2021-2022 Preseason Bracketology: Matchups and First Four Out
Last week, I released the 68 teams in my preseason field, but it’s always fun to look at the actual matchups as well. In addition, it’s useful for me to get a little practice in following the bracketing principles as well, so let’s consider this the bracketology equivalent of an exhibition game.
Following the bracket, I wrote up the four teams I had just outside of the field and gave a breakdown by conference.
|SAN FRANCISCO||SAN ANTONIO|
|Portland – March 17/19||Fort Worth – March 17/19|
|1) Gonzaga||1) Kansas|
|16) Morgan St. / Texas Southern||16) Bryant / Nicholls St.|
|9) Xavier||9) Florida|
|Buffalo – March 17/19||Pittsburgh – March 18/20|
|5) Florida St.
||5) North Carolina|
|12) Loyola Chicago / Oklahoma||12) Buffalo
|4) Memphis||4) Ohio St.|
|13) Liberty||13) UC Santa Barbara|
|Milwaukee – March 18/20||Greenville – March 18/20|
|6) Connecticut||6) St. Bonaventure|
|11) Richmond||11) Syracuse / St. John’s|
|3) Illinois||3) Alabama|
|14) Chattanooga||14) Vermont|
|Milwaukee – March 18/20||Buffalo – March 17/19|
|7) Virginia||7) Texas Tech|
|10) Colorado St.||10) BYU|
|2) Kentucky||2) Villanova|
|Indianapolis – March 17/19||San Diego – March 18/20|
|1) Michigan||1) UCLA|
|16) Winthrop||16) James Madison|
|8) Arizona||8) Indiana|
|9) San Diego St.||9) West Virginia|
|Portland – March 17/19||Pittsburgh – March 18/20|
|5) Tennessee||5) Maryland|
|12) Drake||12) UAB|
|4) Oregon||4) Houston|
|13) New Mexico St.||13) South Dakota St.|
|Greenville – March 18/20||San Diego – March 18/20|
|6) Arkansas||6) Auburn|
|3) Duke||3) Baylor|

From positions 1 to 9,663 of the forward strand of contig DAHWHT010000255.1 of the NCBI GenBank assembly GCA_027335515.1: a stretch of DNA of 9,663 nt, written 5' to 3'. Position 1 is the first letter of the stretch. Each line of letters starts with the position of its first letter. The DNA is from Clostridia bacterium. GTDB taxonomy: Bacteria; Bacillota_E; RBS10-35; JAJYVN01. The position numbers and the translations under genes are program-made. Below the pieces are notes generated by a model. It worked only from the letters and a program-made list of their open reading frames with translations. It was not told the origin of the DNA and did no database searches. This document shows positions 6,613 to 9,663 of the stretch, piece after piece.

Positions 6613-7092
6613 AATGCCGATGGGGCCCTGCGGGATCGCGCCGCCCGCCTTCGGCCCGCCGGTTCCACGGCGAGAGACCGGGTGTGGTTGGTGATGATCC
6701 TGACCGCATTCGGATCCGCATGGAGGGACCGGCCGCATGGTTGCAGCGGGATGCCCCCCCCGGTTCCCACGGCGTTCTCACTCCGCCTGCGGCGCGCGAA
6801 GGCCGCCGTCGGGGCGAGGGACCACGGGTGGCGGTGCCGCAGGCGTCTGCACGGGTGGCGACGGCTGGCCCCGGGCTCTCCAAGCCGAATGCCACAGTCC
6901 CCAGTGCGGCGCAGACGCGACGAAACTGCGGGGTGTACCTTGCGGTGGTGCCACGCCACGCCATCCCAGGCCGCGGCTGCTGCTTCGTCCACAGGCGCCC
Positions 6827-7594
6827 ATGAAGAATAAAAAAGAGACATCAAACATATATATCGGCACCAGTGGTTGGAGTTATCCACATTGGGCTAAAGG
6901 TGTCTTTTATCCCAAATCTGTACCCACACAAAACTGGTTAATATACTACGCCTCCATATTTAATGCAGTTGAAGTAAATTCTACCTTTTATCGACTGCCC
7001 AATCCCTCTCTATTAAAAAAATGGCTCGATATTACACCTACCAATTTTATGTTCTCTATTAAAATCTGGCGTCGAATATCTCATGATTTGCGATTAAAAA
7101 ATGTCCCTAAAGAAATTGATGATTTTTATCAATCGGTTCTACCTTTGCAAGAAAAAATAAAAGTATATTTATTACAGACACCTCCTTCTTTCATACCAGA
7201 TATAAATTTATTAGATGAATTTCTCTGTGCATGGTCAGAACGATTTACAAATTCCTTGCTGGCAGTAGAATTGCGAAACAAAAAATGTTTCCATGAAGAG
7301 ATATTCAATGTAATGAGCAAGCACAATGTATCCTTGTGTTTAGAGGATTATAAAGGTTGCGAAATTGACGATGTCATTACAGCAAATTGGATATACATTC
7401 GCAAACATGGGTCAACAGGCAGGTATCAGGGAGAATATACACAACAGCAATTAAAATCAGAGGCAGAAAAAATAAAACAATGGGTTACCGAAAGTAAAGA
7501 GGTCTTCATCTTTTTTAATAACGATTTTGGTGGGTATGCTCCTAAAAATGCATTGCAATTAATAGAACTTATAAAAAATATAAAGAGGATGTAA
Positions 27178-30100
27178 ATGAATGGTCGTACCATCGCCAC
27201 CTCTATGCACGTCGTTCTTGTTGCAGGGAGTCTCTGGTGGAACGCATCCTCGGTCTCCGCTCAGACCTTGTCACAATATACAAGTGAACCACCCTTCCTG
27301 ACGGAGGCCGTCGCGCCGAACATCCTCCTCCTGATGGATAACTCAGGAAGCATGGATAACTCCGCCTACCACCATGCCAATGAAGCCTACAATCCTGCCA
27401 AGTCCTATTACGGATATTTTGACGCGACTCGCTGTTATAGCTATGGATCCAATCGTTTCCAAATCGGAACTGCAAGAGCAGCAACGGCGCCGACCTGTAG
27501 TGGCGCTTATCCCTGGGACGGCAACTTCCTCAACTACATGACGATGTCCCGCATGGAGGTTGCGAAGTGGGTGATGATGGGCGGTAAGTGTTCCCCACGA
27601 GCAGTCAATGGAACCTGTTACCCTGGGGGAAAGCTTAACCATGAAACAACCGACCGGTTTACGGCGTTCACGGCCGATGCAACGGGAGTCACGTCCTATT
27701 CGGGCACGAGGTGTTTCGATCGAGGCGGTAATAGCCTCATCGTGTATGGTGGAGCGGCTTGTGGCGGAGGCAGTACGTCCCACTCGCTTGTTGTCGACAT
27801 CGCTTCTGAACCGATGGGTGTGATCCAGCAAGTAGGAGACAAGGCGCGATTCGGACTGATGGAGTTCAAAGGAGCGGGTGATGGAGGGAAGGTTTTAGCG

|14) Wright St.||14) Colgate|
|Fort Worth – March 17/19||Indianapolis – March 17/19|
|7) Michigan St.||7) Virginia Tech|
|10) LSU||10) Mississippi St.|
|2) Texas||2) Purdue|
|15) Weber St.||15) Georgia St.|
Last Four In:
Note: The first three teams listed below were included with the 9-12 seeds, but with Oklahoma State’s postseason ban, the fourth moved into the projected field.
Oklahoma – As Porter Moser steps into the head role in Norman, he inherits a roster with just two returning players who scored more than 4.4 points per game. Guard Umoja Gibson (9.1 ppg) knocked down 41.1 percent from long range, while backcourt mate Elijah Harkless (8.1 ppg, 5.4 rpg) gives Moser a solid defender to build around on that end of the floor. Five transfers will fill out the rotation, led by Tanner Groves (17.2 ppg, 8.0 rpg) and his brother Jacob Groves (9.3 ppg) of Eastern Washington, Marvin Johnson (15.3 ppg, 5.2 rpg, 4.7 apg) of Eastern Illinois, Ethan Chargois (8.8 ppg) of SMU, and Jordan Goldwire (5.8 ppg, 4.0 apg, 2.2 spg) of Duke. With a new coach and so many new players, the Sooners may not get off to a hot start, but I like Moser’s chances to have them in contention for an at-large when it’s all said and done.